Romans 8:33


King James Version (KJV)

Who shall lay any thing to the charge of God's elect? It is God that justifies.

American King James Version (AKJV)

Who shall lay any thing to the charge of God's elect? It is God that justifies.

American Standard Version (ASV)

Who shall lay anything to the charge of God's elect? It is God that justifieth;

Basic English Translation (BBE)

Who will say anything against the saints of God? It is God who makes us clear from evil;

Webster's Revision

Who will lay any thing to the charge of God's elect? It is God that justifieth:

World English Bible

Who could bring a charge against God's chosen ones? It is God who justifies.

English Revised Version (ERV)

Who shall lay anything to the charge of God's elect? It is God that justifieth;

Clarke's Romans 8:33 Bible Commentary

This and the two following verses contain a string of questions, most appropriately introduced and most powerfully urged, tending to show the safety of the state of those who have believed the Gospel of the grace of God. I shall lay these verses down as they are pointed by the best Greek critics: -

"Who shall lay any thing to the charge of God's elect? - God who justifieth? Who is he that condemneth? - Christ who died? or, rather, who is risen again? He, who is at the right hand of God? He, who maketh intercession for us? Who shall separate us from the love of Christ? - Tribulation? or distress? or persecution? or famine? or nakedness? or peril? or sword?" In all these questions the apostle intimates that if neither God nor Christ would bring any charge against them who love him, none else could. And as God justifies through Christ who died, consequently no charge can lie against these persons, as God alone could produce any; and He, so far from doing this, has justified them - freely forgiven their trespasses.

For the proper meaning and sense of the terms chosen, elect, called, etc., etc., see the discourse prefixed to this epistle; and especially Section 6, p. 19, etc., and Section 7, p. 23, etc.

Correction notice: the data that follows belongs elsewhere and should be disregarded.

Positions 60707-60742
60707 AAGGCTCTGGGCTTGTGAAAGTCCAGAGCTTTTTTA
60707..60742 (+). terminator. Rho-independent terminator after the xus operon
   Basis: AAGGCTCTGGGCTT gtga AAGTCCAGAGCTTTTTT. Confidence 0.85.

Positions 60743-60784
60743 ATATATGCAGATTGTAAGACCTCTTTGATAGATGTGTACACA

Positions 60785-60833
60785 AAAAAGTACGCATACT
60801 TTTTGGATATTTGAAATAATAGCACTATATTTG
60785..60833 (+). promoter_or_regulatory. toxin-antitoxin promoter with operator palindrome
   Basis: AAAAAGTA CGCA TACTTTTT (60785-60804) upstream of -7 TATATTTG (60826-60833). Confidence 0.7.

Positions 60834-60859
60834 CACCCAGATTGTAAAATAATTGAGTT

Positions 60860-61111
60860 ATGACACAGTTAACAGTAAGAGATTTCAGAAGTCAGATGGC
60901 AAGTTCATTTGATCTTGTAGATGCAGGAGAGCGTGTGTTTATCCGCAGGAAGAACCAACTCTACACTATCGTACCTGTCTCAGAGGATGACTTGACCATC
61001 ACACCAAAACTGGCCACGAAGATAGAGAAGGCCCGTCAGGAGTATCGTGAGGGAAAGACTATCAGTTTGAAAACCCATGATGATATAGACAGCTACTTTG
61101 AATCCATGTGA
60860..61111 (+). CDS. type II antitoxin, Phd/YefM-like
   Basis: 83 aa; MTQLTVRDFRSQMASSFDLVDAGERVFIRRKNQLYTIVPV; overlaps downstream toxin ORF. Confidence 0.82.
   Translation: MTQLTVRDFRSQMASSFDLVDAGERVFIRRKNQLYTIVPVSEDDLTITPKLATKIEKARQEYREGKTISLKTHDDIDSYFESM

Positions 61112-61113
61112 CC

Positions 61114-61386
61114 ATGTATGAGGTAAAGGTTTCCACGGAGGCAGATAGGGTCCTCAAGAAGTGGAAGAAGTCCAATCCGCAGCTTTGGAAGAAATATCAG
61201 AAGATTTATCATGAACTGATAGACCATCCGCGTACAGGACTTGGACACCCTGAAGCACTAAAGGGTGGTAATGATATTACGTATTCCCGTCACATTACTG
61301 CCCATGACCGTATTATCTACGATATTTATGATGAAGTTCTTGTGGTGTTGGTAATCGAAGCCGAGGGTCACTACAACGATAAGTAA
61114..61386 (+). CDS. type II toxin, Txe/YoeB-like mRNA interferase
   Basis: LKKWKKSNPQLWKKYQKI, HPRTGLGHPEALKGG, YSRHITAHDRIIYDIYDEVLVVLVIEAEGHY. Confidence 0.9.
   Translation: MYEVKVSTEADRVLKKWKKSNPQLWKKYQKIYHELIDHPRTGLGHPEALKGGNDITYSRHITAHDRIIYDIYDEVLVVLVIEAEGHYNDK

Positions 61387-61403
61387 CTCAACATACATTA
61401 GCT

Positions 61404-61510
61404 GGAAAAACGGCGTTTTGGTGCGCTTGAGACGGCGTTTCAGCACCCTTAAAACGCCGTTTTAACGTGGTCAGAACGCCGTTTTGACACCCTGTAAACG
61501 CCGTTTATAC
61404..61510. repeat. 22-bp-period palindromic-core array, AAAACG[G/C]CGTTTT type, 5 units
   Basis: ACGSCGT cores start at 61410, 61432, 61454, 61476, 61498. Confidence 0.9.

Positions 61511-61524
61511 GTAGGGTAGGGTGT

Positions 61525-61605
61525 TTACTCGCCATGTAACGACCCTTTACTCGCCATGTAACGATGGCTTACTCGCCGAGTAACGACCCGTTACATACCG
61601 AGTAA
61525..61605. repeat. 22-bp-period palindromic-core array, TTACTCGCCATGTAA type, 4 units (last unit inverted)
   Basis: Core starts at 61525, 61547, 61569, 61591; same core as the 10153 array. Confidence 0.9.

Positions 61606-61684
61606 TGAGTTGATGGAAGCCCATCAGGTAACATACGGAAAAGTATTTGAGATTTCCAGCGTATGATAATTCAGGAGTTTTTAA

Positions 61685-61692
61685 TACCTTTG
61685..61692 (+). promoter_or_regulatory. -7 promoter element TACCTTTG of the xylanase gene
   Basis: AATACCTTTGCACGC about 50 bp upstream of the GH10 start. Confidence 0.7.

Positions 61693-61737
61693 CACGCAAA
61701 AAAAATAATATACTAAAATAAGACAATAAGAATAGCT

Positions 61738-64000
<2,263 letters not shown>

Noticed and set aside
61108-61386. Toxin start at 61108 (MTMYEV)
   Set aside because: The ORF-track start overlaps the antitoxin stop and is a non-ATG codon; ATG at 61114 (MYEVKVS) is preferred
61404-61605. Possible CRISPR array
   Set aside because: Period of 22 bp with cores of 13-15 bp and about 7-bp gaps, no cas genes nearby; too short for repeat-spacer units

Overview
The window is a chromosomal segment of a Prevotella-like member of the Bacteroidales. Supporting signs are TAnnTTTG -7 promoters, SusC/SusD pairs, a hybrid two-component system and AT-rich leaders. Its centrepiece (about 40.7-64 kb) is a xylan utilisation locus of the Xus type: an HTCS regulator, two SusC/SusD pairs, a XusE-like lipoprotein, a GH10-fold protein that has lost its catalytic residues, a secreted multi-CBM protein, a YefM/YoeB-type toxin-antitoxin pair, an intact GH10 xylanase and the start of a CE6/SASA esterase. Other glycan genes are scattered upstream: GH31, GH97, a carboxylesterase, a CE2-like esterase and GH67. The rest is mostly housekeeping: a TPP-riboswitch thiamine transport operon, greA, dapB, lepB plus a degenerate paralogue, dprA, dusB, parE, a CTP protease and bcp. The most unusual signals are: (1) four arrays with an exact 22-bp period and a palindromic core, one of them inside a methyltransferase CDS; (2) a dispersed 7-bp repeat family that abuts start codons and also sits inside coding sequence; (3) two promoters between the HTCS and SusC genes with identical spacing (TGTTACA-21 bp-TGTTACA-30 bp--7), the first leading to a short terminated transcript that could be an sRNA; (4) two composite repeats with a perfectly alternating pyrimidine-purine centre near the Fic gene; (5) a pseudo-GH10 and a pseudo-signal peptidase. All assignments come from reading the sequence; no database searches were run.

Barnes's Romans 8:33 Bible Commentary

Who shall lay anything to the charge - This expression is taken from courts of law, and means, who shall accuse, or condemn, or so charge with crime before the tribunal of God as to cause their condemnation?

God's elect - His chosen people. Those who have been chosen according to his eternal purpose; Note, Romans 8:28. As they are the chosen of God, they are dear to him; and as he purposed to save them, he will do it in such a way as that none can bring against them a charge that would condemn them.

It is God that justifieth - That is, who has pardoned them, and admitted them to his favor; and pronounced them just in his sight; Notes, Romans 1:17; Romans 3:24. It would be absurd to suppose that he would again condemn them. The fact that he has justified them is, therefore, a strong proof that they will be saved. This may be read with more force as a question, "Who shall lay anything to the charge of God's elect? Shall God who justifieth?" The Greek will bear either mode of rendering. The passage implies that there would be a high degree of absurdity in supposing that the same being would both justify and condemn the same individual. The Christian, therefore, is secure.

Wesley's Romans 8:33 Bible Commentary

8:33 God's elect - The above - cited author observes, that long before the coming of Christ the heathen world revolted from the true God, and were therefore reprobated, or rejected. But the nation of the Jews were chosen to be the people of God,and were therefore styled, "the children" or "sons of God," 14:1 ; "holy people," 7:6 ; 14:2; "a chosen seed," 4:37 ; "the elect," 41:8 ,9; 43:10; "the called of God," 48:12 .And these titles were given to all the nation of Israel, including both good and bad. Now the gospel having the most strict connexion with the Booksof the Old Testament, where these phrases frequently occur; and our Lord and his apostles being native Jews, and beginning to preach in the land of Israel, the language in which they preached would of course abound with the phrases of the Jewish nation.And hence it is easy to see why such of them as would not receive him were styled reprobated. For they no longer continued to be the people of God; whereas this and those other honourable titles were continued to all such Jews as embraced Christianity. And the same appellations which once belonged to the Jewish nation were now given to the gentile Christians also together with which they were invested with all the privileges of "the chosen people of God;" and nothing could cut them off from these but their own wilful apostasy. It does not appear that even good men were ever termed God's electtill above two thousand years from the creation. God's electing or choosing the nation of Israel, and separating them from the other nations, who were sunk in idolatry and all wickedness, gave the first occasion to this sort of language. And as the separating the Christians from the Jews was a like event, no wonder it was expressed in like words and phrases only with this difference, the term elect was of old applied to all the members of the visible church; whereas in the New Testament it is applied only to the members of the invisible.

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